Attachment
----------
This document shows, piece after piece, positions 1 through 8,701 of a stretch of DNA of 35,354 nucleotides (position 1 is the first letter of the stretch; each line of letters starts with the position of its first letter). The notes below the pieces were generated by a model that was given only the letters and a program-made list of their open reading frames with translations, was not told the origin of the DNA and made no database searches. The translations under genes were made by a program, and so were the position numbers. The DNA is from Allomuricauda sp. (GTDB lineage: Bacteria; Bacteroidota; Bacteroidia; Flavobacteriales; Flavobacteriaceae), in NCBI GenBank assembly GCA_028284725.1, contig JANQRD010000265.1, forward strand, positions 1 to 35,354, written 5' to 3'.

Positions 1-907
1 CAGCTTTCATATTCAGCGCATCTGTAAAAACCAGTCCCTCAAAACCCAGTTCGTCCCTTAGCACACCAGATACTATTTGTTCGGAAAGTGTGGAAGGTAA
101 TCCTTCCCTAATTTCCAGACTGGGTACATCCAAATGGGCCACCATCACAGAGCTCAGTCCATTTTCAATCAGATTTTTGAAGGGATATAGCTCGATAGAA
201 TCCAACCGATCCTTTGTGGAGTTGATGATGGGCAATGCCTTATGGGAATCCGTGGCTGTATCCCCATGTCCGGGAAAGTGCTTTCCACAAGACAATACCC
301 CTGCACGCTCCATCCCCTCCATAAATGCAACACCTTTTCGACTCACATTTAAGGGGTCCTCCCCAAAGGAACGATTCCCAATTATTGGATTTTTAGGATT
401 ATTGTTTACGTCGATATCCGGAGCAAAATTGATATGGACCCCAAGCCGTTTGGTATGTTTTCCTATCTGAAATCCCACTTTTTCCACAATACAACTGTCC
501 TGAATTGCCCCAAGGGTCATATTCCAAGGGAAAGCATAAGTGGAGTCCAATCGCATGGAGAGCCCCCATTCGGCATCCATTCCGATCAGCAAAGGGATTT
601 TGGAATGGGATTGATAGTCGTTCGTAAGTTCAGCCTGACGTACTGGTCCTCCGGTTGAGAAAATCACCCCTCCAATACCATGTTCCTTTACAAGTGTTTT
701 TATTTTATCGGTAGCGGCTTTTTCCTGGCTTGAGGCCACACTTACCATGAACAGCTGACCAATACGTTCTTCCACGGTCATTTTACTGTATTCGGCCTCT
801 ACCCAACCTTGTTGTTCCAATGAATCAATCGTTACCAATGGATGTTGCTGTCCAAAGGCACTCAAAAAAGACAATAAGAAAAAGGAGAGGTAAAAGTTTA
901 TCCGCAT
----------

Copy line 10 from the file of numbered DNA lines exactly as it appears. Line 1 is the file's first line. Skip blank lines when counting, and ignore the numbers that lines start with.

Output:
701 TATTTTATCGGTAGCGGCTTTTTCCTGGCTTGAGGCCACACTTACCATGAACAGCTGACCAATACGTTCTTCCACGGTCATTTTACTGTATTCGGCCTCT